February 4, 2008

Why Tet Matters

Stanley Karnow, who wrote “Vietnam: A History” and was awarded the Pulitzer Prize in history in 1991, talks about the Vietnam War in the Washington Independent. As Vietnamese people prepare for Tet and the year of the rat this coming Thursday, Karnow compares the conflict to the present day situation in Iraq, I sensed that […]

January 16, 2008

Liu Heung Shing’s China

Liu Heung Shing is the only ethnic Chinese to have won a Pulitzer prize for photography. He shared the 1992 spot news prize with AP Moscow colleagues. Liu spent much of his journalistic life as a foreign correspondent in places like Los Angeles, New Delhi, Seoul and Moscow. Liu is profiled in China Daily today. […]

December 27, 2007

Benazir Bhutto 1953 – 2007

[video:brightcove:1111466957] Former Prime Minister of Pakistan, Benazir Bhutto, was assasinated earlier today in Rawalpindi. Six months ago, at the Frontline Club, she was interviewed by George Arney of the BBC World Servive about the future for her country.

November 28, 2007

AFP launch Asia Media Award

Agence France-Presse announced the launch of the Kate Webb Award last night in Hong Kong. Kate worked for AFP in Asia for sixteen years. The New Zealand born foreign correspondent covered many wars, coups and conflicts throughout the region. Notoriously, she was captured by North Vietnamese soldiers in Cambodia in 1971. Along with five others, […]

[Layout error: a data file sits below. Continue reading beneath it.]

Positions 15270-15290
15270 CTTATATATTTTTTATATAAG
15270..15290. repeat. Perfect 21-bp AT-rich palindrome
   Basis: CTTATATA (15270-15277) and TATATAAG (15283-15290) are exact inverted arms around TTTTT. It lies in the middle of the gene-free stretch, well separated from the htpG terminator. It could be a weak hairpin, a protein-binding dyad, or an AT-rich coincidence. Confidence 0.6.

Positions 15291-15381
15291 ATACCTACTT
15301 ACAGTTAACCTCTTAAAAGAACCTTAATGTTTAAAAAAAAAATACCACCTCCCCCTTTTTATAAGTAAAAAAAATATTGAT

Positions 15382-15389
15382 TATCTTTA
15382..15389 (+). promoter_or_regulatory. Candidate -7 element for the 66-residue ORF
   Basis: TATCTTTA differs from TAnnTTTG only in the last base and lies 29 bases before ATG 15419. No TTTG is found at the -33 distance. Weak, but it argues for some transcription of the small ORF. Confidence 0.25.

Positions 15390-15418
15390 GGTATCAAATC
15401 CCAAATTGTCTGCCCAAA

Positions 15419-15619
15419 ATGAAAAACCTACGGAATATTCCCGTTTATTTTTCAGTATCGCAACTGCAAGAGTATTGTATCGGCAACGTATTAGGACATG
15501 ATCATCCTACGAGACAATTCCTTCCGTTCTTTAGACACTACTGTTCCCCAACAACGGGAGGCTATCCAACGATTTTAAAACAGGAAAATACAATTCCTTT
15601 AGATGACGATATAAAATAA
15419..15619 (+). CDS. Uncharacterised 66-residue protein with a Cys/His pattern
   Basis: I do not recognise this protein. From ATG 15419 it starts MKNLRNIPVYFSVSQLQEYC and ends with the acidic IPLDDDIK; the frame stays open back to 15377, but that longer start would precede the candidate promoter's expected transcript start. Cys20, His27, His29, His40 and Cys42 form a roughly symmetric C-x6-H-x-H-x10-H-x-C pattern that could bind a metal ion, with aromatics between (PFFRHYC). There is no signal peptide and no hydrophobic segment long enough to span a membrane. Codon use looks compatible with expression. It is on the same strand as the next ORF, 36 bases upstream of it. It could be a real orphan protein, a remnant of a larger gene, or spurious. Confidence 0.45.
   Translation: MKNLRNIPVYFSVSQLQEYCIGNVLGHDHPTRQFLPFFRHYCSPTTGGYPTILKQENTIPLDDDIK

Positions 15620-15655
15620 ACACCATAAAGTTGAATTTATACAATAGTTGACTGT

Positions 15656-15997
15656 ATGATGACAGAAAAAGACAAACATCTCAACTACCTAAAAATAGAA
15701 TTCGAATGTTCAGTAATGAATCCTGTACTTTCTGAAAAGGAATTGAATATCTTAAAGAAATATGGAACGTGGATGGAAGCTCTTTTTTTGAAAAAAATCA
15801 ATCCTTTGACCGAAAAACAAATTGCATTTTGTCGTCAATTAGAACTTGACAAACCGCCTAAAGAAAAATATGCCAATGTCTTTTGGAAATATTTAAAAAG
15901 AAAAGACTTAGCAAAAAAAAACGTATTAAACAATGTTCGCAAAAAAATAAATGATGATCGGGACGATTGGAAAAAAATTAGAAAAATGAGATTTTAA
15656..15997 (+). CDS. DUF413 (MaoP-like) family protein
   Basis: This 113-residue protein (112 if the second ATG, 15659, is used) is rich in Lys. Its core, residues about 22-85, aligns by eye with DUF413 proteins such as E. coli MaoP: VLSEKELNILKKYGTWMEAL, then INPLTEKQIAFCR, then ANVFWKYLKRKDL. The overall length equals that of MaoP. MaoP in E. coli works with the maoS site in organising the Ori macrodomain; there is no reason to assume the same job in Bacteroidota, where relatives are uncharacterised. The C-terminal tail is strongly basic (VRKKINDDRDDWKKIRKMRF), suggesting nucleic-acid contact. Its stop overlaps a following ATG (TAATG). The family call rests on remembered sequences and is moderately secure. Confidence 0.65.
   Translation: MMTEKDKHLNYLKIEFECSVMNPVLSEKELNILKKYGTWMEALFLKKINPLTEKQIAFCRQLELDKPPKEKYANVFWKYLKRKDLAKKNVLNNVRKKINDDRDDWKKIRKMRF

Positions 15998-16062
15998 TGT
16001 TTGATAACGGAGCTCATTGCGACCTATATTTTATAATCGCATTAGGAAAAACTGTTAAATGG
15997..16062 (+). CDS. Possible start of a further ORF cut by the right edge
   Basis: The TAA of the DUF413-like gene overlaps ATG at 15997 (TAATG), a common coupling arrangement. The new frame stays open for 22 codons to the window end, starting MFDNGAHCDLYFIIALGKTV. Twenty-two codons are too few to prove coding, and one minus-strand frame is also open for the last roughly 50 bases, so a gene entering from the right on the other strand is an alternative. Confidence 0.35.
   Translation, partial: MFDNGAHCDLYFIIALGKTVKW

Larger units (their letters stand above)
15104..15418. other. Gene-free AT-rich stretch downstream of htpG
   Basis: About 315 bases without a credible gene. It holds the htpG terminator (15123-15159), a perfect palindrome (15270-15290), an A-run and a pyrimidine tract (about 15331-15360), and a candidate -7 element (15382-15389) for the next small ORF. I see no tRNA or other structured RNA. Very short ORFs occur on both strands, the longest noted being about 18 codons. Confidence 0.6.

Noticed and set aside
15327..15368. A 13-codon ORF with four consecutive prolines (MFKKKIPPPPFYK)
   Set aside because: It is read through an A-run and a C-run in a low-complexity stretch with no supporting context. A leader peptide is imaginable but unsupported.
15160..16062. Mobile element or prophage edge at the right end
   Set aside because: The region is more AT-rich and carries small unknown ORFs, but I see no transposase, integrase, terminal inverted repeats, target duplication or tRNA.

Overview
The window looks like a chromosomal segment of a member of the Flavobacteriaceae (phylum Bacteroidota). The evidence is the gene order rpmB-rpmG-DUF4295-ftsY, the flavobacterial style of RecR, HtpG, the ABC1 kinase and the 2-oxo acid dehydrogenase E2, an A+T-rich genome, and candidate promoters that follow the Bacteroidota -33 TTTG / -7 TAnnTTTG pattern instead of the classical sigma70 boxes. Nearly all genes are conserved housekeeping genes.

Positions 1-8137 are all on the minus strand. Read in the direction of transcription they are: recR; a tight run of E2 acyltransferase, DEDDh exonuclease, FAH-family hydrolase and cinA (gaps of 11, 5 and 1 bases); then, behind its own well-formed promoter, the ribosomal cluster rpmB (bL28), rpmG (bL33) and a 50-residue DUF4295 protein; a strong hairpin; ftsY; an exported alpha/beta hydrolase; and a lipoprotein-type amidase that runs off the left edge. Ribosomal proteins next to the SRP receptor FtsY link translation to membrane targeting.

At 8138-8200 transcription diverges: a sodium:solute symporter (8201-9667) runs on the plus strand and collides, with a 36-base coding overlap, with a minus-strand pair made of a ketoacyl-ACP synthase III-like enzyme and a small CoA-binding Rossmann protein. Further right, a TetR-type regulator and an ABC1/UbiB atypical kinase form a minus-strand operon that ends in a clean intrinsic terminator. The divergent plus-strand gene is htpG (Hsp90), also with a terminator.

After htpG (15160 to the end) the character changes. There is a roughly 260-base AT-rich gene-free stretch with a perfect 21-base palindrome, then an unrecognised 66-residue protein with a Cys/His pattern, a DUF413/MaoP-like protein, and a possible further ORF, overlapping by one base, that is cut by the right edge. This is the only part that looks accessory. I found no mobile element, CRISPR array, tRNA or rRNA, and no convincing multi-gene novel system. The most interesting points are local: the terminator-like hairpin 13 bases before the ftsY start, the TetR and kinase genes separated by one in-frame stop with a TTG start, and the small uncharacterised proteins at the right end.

November 22, 2007

China crisis

The Foreign Correspondents Club of China sends a letter to members today detailing the treatment dished out to three Swiss journalists and their Chinese assistants in two separate incidents while reporting from the Chinese sticks earlier this week. Swiss TV reporter Barbara Luethi relates the story of her interrogation at the hands of plain clothes […]

October 19, 2007

Getting the story out

Writing in Ha’aretz, Yotam Feldman tells it as it is, or was, and how he got the story out of Burma, It’s 4 A.M. at Bangkok airport. Minutes before my plane is to lift off for Rangoon, I get a call on my mobile. In loose English with an Asian accent, a screaming voice says, […]

October 18, 2007

Mark Forbes wins ASTSS Media Award 2007

  A couple of weeks old maybe, but here’s Mark Forbe’s, who works as a foreign correspondent for The Age, accepting the Australasian Society for Traumatic Stress Studies 2007 Media Award for his reporting from Indonesia, Forbes received the award for his coverage of the Garuda Airlines crash at Yogyakarta Airport in March that killed […]

October 12, 2007

Scribe in sculpture

According to PhilStar, plans are afoot in Manilla to erect a sculpture in honour of Philippine STAR founding publisher and foreign correspondent Maximo Soliven. Speaking at Manila city hall on Wednesday Mayor Alfredo Lim said, “We are already talking about putting up a statue of Max Soliven along the Baywalk. He is one of the […]